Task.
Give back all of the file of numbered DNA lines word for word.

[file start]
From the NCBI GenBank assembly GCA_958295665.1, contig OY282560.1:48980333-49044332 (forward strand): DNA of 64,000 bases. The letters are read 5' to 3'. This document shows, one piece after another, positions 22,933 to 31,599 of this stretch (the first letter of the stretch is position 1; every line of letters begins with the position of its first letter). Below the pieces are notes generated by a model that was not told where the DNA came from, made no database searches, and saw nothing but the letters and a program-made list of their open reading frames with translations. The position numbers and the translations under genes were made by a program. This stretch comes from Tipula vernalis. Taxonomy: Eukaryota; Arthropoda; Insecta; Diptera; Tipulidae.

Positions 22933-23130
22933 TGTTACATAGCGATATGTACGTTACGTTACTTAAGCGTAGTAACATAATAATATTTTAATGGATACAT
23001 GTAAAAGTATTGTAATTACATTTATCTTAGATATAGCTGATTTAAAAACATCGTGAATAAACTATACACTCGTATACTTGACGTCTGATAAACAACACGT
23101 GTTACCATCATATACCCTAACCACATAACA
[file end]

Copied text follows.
From the NCBI GenBank assembly GCA_958295665.1, contig OY282560.1:48980333-49044332 (forward strand): DNA of 64,000 bases. The letters are read 5' to 3'. This document shows, one piece after another, positions 22,933 to 31,599 of this stretch (the first letter of the stretch is position 1; every line of letters begins with the position of its first letter). Below the pieces are notes generated by a model that was not told where the DNA came from, made no database searches, and saw nothing but the letters and a program-made list of their open reading frames with translations. The position numbers and the translations under genes were made by a program. This stretch comes from Tipula vernalis. Taxonomy: Eukaryota; Arthropoda; Insecta; Diptera; Tipulidae.

Positions 22933-23130
22933 TGTTACATAGCGATATGTACGTTACGTTACTTAAGCGTAGTAACATAATAATATTTTAATGGATACAT
23001 GTAAAAGTATTGTAATTACATTTATCTTAGATATAGCTGATTTAAAAACATCGTGAATAAACTATACACTCGTATACTTGACGTCTGATAAACAACACGT
23101 GTTACCATCATATACCCTAACCACATAACA